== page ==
This was my first attempt at a dark landscape. It is roadside vegetation in Waitpinga on the southern Fleurieu Peninsula on a no through road that I would often walk down with the standard poodles. It was made in 2013, and I didn’t really know what I was doing apart from not photographing the beautiful.
I wasn’t photographing the tree per se that is the grotesque or formlessness as a way to explore alternative modes of expression to that of the beautiful, pastoral landscapes that celebrate the dominion of mankind over nature, and the picturesque. I was more attracted by the gloominess of what was left of the native scrub or bush in relation to the field for the grazing cattle. If the field represented the “mastering” and “possessing” of wild nature, then the roadside vegetation was all that left of the bush. It was to be brooding. That’s about it.
I hadn’t connected this first take at gloomy landscapes to Australian photographers working in the Gothic tradition, or those who recognised the Gothic nature of the Australian landscape. I must have felt I was doing something different that was worth exploring as I did black and white interpretations, and then I went back and did some large format versions in both colour (5×4) and black and white (8×10). It was vaguely something to do with Romanticism and the sublime; vaguely because the roadside vegetation in Australian today was a long, long way from Casper David Friedrich’s 1818 painting of the Wanderer Above the Sea of Fog and Kant’s subject affirming concept of the sublime. All the photographic interpretations that I made of the roadside vegetation at Waitpinga involved the contra-jour (shooting into the light) technique, and none of them were made at twilight. Some were made early in the morning just before it started to rain. I wasn’t thinking about making photos at twilight as I was more attuned to the early morning or late afternoon light. Photography was about light not gloom.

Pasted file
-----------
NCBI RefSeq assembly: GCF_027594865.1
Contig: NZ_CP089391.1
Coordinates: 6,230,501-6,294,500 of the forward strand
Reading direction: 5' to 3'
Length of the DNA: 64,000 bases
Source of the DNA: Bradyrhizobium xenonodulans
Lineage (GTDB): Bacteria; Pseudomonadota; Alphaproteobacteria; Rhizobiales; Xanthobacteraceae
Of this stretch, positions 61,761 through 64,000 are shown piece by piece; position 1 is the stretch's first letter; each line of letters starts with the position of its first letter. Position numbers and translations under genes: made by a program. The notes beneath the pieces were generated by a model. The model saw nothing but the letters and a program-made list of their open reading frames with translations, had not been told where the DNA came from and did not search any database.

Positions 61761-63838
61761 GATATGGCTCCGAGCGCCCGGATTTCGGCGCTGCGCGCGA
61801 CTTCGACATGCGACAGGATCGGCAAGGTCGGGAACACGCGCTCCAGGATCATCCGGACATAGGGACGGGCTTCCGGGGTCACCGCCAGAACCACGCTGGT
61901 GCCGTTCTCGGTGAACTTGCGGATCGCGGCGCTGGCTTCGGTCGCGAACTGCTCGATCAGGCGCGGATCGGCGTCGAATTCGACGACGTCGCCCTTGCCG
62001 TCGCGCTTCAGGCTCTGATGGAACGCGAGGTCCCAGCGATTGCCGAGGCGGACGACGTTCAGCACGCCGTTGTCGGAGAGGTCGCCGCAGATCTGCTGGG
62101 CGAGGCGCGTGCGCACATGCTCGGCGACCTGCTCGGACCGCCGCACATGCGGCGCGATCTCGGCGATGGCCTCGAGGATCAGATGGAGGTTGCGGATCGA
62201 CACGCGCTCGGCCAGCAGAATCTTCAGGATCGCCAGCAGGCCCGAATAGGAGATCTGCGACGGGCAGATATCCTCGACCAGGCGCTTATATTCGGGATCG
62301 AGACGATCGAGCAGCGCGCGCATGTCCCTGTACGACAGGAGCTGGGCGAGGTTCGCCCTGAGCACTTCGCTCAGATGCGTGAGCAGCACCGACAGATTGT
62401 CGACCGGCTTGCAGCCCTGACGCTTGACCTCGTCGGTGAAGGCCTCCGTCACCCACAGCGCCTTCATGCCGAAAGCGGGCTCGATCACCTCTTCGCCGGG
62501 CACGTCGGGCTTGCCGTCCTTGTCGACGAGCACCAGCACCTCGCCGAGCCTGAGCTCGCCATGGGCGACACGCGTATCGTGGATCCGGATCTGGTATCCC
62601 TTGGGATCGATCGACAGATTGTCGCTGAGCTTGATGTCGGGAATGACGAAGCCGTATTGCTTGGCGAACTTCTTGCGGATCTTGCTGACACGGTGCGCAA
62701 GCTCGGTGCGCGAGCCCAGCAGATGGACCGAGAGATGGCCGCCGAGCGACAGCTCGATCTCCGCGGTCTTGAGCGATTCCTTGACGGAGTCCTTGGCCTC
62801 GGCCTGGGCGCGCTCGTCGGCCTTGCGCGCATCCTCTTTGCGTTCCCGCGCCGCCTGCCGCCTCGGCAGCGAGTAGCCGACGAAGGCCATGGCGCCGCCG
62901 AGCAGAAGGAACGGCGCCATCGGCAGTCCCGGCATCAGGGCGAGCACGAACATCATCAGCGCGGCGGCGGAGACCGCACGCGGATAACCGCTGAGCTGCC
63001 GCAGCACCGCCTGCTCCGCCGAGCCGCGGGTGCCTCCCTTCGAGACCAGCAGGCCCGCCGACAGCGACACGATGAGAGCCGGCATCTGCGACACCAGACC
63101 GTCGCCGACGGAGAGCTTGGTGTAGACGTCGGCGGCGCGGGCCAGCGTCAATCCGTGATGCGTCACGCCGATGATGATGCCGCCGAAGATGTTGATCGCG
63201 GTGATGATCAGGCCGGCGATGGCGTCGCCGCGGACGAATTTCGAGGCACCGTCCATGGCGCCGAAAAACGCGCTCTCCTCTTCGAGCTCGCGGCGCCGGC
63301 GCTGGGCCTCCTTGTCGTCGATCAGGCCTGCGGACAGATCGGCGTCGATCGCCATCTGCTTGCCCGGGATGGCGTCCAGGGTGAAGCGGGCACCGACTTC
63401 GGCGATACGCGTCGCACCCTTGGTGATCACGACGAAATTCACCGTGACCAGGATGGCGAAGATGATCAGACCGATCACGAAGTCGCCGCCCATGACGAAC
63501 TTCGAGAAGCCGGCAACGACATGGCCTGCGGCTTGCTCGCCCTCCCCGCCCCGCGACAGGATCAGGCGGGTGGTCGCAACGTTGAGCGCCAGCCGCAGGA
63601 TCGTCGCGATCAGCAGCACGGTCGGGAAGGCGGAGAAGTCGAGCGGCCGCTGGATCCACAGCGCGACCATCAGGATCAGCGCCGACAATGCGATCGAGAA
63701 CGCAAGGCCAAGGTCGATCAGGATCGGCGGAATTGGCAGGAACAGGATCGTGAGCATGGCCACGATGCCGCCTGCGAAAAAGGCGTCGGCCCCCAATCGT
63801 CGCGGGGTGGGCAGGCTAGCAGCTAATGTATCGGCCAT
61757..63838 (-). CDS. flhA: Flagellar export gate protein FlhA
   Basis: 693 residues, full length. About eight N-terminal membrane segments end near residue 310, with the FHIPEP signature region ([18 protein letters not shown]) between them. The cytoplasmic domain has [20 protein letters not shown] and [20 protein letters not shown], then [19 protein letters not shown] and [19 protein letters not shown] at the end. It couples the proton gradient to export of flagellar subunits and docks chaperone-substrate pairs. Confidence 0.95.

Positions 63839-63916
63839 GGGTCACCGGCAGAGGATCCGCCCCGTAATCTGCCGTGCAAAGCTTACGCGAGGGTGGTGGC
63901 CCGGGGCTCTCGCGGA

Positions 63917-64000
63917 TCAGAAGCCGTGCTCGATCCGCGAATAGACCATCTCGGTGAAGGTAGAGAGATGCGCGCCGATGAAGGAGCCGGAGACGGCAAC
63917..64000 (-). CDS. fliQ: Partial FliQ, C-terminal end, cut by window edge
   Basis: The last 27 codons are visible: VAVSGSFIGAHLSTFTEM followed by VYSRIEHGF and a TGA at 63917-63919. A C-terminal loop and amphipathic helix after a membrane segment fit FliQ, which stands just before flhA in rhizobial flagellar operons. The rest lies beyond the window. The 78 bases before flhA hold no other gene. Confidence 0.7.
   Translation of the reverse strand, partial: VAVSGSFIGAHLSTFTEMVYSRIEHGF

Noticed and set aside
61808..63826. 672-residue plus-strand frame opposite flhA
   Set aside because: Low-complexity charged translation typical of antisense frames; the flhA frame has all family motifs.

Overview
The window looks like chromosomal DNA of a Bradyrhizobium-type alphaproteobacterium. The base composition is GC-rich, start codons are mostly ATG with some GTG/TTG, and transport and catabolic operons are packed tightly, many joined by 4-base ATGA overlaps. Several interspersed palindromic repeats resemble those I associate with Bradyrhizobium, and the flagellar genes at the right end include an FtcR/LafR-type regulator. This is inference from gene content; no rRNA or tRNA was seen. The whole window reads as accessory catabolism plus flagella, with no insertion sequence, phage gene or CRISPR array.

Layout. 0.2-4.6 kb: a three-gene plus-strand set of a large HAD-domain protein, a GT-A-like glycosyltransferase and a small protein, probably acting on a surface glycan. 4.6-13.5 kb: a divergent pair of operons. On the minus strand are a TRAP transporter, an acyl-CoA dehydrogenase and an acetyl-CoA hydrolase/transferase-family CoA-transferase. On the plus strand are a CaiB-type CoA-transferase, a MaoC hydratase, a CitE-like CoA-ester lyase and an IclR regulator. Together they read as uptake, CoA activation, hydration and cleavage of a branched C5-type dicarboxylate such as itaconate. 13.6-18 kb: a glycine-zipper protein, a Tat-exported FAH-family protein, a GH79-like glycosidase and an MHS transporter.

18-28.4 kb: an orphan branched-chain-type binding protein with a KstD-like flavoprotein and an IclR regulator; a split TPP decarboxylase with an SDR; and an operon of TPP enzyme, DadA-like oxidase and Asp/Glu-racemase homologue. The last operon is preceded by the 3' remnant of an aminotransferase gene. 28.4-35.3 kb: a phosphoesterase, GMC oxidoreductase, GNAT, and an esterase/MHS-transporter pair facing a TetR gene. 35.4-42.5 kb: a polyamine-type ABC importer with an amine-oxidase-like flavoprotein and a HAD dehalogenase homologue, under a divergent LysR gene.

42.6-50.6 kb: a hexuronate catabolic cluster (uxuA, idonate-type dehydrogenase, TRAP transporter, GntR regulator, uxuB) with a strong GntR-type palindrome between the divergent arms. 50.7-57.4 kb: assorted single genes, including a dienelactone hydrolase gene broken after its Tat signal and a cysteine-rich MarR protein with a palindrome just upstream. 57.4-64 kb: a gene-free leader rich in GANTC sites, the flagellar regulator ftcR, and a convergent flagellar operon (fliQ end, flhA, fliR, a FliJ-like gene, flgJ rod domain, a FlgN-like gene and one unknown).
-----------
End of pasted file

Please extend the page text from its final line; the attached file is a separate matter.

Latter that year, when I was staying at American River on Kangaroo Island, I did make a dark landscape closer to twilight time. But I was still thinking in terms of lovely soft light as well as gloominess. After viewing the image of the scanned negative on the computer screen I realised that you can’t really have it both ways.
I didn’t know what a dark or gloomy landscape was supposed to represent; nor did I connect it to a sense of disquiet or to the uncanny, the way that the Gothic tradition was linked to colonialism and white settlement in Australia, or those Australian photographers working in the Australian Gothic tradition. I didn’t even know that there was an Australian Gothic tradition.
What I did have in mind then was the on-going eclipse of the natural through the clearing of the land for farming. This eclipse is felt keenly in South Australia, which continues to rely on the water from the River Murray, which is in slow and steady decline due to the water taken by irrigated agriculture in the Murray-Darling Basin. It was only latter that I started becoming aware of the aboriginal absence in both the pastoral landscape and in the mediascape’s flow of popular and tourist images of the Fleurieu Peninsula.